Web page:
A shortage of buyers sent British house prices falling in July for the first time since February, figures showed today.
The average price of a UK property dropped 0.5% to £169,347 (€203,000) between June and July, according to Nationwide Building Society.
It said the fall came as househunter numbers dwindled amid uncertainty over jobs and the wider economy as the Government ramped up its austerity drive.
The scrapping of home information packs (Hips) also tempted more sellers on to the market, which has seen supply outstrip demand.
July’s fall comes after growth stalled in June, although prices remain higher on a year-on-year basis.
Nationwide said prices were 6.6% higher on an annual basis in July – lower than the 8.7% in June.
It added that, despite record low interest rates and a stamp duty holiday for most first-time buyers, the number of properties changing hands across the UK is running at half the levels seen prior to the financial crisis.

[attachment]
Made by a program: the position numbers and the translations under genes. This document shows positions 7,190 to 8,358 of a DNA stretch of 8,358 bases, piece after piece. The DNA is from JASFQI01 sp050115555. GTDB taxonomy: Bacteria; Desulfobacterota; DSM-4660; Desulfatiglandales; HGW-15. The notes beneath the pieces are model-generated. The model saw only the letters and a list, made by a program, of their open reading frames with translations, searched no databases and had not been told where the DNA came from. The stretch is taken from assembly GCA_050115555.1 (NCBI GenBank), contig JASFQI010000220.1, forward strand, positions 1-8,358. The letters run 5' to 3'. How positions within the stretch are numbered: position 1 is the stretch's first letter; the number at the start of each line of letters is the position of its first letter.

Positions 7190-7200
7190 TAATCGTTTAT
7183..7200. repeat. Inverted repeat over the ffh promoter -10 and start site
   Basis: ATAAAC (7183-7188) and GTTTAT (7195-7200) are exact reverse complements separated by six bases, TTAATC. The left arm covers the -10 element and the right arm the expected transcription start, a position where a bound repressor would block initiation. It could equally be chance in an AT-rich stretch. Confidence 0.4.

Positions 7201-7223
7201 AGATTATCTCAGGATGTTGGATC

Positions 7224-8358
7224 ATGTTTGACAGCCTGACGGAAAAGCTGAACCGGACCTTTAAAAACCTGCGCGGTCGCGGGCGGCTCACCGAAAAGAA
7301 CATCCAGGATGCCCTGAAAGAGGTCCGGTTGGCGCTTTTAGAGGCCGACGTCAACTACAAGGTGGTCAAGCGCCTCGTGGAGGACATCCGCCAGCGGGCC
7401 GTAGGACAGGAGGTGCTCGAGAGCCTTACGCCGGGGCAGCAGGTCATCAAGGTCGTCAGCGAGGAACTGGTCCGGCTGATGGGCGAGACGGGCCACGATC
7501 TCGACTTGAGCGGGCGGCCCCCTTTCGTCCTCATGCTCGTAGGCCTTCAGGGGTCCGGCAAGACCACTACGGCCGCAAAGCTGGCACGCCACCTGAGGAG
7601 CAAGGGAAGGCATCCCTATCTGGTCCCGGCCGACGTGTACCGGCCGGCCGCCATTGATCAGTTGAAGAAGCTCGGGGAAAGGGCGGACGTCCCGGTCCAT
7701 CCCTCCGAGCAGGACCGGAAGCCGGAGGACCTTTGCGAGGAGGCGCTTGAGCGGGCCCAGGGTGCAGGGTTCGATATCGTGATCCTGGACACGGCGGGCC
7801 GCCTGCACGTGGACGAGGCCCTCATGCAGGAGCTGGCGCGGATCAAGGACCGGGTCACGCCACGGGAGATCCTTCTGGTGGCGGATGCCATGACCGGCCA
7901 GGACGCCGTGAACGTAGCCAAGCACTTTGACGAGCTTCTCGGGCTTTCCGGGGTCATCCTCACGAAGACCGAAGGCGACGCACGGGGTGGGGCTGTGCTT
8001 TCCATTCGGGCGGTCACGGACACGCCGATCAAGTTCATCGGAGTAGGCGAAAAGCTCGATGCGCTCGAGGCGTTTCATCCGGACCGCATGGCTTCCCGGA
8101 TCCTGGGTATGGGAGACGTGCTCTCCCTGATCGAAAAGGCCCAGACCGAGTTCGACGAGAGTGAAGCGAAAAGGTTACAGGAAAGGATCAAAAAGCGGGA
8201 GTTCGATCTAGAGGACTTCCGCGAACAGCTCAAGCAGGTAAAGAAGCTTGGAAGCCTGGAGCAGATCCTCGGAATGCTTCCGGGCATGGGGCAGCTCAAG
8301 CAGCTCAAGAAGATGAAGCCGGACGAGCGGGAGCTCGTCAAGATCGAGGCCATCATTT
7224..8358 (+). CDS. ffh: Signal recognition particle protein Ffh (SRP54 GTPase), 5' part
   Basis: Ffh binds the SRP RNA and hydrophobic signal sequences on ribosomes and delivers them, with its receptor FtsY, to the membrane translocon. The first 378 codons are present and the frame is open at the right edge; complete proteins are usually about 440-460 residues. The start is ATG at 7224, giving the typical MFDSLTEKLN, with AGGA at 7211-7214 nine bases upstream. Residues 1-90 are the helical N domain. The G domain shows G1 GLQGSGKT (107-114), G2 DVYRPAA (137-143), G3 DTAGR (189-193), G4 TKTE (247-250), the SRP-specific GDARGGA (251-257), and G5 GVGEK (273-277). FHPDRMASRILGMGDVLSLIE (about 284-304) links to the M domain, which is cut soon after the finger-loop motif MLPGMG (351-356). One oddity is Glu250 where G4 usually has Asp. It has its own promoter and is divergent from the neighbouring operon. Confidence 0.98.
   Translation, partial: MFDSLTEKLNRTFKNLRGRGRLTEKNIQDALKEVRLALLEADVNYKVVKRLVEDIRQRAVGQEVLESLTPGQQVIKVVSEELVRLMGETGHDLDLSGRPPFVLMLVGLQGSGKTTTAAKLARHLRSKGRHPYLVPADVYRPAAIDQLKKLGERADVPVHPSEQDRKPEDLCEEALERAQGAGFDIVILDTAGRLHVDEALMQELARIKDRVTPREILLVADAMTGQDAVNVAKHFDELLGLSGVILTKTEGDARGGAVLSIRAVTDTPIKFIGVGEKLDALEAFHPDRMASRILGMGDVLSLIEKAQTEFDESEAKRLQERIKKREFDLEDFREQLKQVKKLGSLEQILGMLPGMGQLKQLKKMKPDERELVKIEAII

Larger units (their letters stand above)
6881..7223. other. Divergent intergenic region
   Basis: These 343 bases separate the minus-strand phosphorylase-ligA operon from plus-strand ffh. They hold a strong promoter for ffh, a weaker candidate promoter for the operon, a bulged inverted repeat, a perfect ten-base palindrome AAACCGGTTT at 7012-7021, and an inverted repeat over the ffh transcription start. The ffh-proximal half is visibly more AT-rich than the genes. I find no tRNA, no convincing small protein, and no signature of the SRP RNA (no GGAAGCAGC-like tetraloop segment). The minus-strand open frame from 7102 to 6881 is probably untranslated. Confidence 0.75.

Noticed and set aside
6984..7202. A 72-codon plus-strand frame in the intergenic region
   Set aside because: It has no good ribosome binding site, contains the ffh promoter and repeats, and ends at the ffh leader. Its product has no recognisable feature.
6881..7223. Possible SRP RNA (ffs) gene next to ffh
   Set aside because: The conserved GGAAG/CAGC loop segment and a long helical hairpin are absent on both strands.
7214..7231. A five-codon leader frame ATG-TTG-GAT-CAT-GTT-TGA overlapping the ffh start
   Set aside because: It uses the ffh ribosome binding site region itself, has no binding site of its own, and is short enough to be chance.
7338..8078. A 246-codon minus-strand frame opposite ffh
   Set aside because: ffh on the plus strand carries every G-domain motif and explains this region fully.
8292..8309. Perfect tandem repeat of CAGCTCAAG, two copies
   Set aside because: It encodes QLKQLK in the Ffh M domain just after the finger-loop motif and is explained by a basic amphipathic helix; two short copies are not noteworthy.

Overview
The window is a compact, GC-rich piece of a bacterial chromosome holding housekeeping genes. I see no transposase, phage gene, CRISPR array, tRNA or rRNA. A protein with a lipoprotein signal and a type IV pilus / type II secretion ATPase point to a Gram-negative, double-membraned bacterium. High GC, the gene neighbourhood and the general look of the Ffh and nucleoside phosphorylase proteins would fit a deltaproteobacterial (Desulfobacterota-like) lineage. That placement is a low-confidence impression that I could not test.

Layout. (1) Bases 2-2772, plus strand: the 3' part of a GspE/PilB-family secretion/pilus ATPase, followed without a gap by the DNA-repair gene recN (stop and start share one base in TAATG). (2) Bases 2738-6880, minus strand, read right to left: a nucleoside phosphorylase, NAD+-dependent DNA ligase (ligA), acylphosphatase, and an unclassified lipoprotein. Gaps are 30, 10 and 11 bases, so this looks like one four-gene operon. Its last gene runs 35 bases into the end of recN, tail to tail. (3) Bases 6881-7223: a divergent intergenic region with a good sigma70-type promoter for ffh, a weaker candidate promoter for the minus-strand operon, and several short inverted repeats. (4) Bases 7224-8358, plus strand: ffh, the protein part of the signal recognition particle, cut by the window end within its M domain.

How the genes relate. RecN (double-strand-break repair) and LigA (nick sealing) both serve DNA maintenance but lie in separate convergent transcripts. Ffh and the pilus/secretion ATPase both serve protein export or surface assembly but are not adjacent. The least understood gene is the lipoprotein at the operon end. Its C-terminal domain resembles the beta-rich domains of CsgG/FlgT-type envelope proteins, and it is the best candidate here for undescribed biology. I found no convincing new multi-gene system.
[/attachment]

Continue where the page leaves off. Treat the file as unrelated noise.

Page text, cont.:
Martin Gahbauer, Nationwide’s chief economist, said: “A combination of restrictive credit conditions and uncertainty about the future economic outlook continues to limit the pool of buyers to those with relatively large financial resources.
“Many potential buyers still lack the confidence to purchase their first home or trade up when faced with uncertainty over future income and employment prospects.”
He said it would take several months to establish if the market is on a downward trend, or if prices are merely flattening out.
However, a gloomy prediction yesterday from forecasting body the National Institute of Economic and Social Research (NIESR) suggested the market is on a clear path down.
The group warned that house prices would fall by around 8% over the next five years, with inflation taken into account, as the Government’s austerity measures hit confidence.